Lucy Bonnette - Answered a Question by Morton (27 Dec 08 20:44)

Wilba, you surprise me, if you fail to secure your suitcases your insurance company can use this as a failure on your part to comply with the "small print" and disallow any claim should you need to put one in. There are two types of securing devises which are allowed by the TSA, one is a padlock which may be operated with a key or a set of numbers and the other is a lockable suitcase recognition band which goes around the case, these need to have the red and white TSA diamond shown on it and the packaging will denote that it is authentic. Love and kisses, Lucy X.

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Wilba - replied to Lucy Bonnette (28 Dec 08 10:19)

Now didn't I know I would be in for some stick by committing that to print. Do you mean there are insurance companies that actually pay out for suitcase loss or damage? My experience is if they can't wriggle out of one rule they will do their utmost to avoid the next & by the time they've applied their 'excess' for this & 'excess' for that, it was all a waste of time anyway. There......I've had my little moan about Holiday Insurance Companies......I feel better now.....Now Lucy, about these kisses......

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Richard Okill - Answered a Question by Morton (27 Dec 08 13:31)

I can both confirm and support what you say. For a small outlay this problem can be overcome. Sometimes I wish our Customs and immigration services were as thorough, though maybe not so humourless, as our American cousins.

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Morton - replied to Richard Okill (27 Dec 08 13:58)

Thank you Richard. I do feel very sorry for those who have had cases ruined but if I can discover these things, so can everyone else.I found out about this on a US government website as I was doing my pre holiday check list and then sourced the locks over here which took some doing. They were not easy to find in the UK a few years ago. At one point after 9/11, US entry/ exit requirements changed almost monthly. It pays to check everything even when you think you have all bases covered from your last holiday experience.

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Baylie - replied to Morton (30 Jan 09 13:35)

Hi Morton, I have just found your info regarding the TSA locks. We have samsonite hard cases with combination locks, do you know how we can get around this problem as we are flying into New York in April 09. Any help apprciated.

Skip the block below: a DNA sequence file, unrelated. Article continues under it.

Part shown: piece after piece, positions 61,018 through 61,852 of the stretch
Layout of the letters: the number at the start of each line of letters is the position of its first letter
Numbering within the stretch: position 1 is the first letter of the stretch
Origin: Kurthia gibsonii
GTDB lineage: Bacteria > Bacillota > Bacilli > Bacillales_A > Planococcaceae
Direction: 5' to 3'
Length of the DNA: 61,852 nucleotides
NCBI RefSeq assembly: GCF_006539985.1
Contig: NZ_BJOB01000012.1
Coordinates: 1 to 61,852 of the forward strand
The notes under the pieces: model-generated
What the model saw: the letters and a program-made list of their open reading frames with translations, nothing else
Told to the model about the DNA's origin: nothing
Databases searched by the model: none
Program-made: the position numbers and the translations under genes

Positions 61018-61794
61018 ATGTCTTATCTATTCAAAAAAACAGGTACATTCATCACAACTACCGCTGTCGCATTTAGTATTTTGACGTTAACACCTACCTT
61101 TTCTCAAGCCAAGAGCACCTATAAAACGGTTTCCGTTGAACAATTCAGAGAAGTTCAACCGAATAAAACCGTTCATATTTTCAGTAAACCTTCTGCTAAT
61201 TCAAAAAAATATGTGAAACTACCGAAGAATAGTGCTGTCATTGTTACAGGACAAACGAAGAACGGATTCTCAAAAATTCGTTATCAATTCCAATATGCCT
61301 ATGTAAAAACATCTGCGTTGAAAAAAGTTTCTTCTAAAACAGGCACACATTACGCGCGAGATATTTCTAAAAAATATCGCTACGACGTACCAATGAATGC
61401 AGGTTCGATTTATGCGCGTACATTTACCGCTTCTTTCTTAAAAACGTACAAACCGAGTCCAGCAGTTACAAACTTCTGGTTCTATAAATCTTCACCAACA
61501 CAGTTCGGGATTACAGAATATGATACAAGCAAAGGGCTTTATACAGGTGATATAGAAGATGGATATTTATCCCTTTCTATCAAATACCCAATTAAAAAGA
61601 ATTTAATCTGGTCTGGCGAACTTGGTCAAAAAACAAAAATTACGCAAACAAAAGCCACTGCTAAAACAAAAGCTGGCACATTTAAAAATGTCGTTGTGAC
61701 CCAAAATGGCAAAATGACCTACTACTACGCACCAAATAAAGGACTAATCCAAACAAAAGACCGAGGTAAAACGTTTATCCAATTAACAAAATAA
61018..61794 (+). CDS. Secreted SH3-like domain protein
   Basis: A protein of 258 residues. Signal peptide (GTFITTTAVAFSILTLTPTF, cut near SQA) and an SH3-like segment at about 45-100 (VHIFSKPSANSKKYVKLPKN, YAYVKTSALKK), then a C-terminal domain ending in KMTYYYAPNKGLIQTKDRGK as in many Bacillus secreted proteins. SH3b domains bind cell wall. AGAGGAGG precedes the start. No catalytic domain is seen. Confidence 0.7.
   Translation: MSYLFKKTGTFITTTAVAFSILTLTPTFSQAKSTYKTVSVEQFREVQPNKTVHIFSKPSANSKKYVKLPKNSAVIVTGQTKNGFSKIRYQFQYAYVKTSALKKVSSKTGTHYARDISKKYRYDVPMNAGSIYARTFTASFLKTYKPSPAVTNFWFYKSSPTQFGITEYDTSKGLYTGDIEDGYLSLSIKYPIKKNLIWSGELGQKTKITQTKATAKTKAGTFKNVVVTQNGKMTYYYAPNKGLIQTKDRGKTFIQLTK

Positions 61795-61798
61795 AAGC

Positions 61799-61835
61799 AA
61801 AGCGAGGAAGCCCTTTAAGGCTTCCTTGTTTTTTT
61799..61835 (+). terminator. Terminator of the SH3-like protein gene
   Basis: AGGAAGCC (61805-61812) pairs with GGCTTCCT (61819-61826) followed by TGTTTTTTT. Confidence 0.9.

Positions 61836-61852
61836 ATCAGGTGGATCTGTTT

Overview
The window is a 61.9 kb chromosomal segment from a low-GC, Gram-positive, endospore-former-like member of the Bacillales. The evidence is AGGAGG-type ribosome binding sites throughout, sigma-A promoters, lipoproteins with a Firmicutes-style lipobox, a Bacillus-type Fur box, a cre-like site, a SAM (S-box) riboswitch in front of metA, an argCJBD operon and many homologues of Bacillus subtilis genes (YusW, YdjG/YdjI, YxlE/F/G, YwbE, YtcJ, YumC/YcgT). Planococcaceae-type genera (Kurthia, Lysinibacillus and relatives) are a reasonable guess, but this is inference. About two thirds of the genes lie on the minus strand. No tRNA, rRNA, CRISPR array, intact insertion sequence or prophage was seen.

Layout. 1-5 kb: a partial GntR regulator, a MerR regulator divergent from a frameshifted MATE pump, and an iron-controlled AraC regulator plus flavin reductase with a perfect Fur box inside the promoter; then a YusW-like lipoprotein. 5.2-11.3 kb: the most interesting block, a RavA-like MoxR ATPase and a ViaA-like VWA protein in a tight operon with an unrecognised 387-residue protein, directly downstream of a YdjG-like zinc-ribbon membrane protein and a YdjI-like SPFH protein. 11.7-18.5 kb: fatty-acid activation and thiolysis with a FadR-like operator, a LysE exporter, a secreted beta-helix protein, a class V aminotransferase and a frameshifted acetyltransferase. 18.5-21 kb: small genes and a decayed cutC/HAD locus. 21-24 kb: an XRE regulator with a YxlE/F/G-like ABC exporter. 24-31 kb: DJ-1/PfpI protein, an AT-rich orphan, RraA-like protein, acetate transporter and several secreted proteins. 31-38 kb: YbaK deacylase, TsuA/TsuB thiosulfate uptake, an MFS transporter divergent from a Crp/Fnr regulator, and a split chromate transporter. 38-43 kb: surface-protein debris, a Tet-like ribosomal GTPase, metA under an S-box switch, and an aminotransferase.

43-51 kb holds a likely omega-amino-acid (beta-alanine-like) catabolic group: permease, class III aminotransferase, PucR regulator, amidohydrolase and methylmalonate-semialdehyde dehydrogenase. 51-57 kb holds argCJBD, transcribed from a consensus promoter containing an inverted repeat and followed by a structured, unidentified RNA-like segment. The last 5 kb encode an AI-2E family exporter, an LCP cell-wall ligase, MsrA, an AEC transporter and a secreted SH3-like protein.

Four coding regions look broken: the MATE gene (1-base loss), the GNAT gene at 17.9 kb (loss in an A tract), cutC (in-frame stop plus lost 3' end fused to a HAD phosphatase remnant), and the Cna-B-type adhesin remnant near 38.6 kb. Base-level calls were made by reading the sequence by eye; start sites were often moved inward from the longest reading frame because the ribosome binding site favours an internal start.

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Morton - replied to Baylie (31 Jan 09 06:03)

We also had Samsonite hard cases with combination locks and on our first trip after we learnt about the activities of the TSA, we looked in vain for the answer to this problem and kept the cases unlocked when transiting the airports[like Wilba, we were lucky].Our answer I'm afraid was to buy new soft sided but very durable Samsonite zip cases, which can take the TSA compliant locks, when we got back. The plus side is, surprisingly, the cases ARE very durable[we are lucky enough to fly to the US at least 3 or 4 times a year on holiday so they get some useage] and if the cases are opened, which ours have been on a couple of occasions, with a zip closure, there is a smaller risk of clothes getting trapped/damaged if the TSA folks have had a good rummage as all clothes have to be inside the case for the zip to be zipped! We got that advice from a luggage shop in California. The cases are a lot lighter too. Sorry I can't be more help on the combination locks but it WAS a few years ago that we looked so if you are willing to chance it, you could leave the cases unlocked and look for a solution when you are in the US. A point of interest,we did not use Heathrow but flew from Manchester when we had the cases unlocked. On the lock issue, I notice even Lakeland sell TSA locks now so you could get them online from them.I'm sitting here with a rotton cold hence the unearthly hour to reply. Feel free to ask anything else, delighted to help if I can. J.

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Baylie - replied to Morton (01 Feb 09 16:40)

Thanks very much for your answer and I think although they have been very good cases we will have to change to soft cases as we have at least 2 trips to the US this year alone but as you say, at least they are lighter which means I can pack more!

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Wilba - Answered a Question by Morton (27 Dec 08 14:01)

I have a confession to make. I've not locked a suitcase in the last 10 or 15 years. The only theft we had was by a slit in the side of the case with a Stanley/carpet type knife & few bits taken & the case itself was unlocked.

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Setter - Answered a Question by Morton (29 Dec 08 14:02)

For anyone looking for a source of TSA approved locks in the UK, we purchased ours from Magellans mail order catalogue. Cynthia.

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Morton - replied to Setter (29 Dec 08 15:33)

Most of the large stores now sell them in their luggage depts. John Lewis have quite a range.

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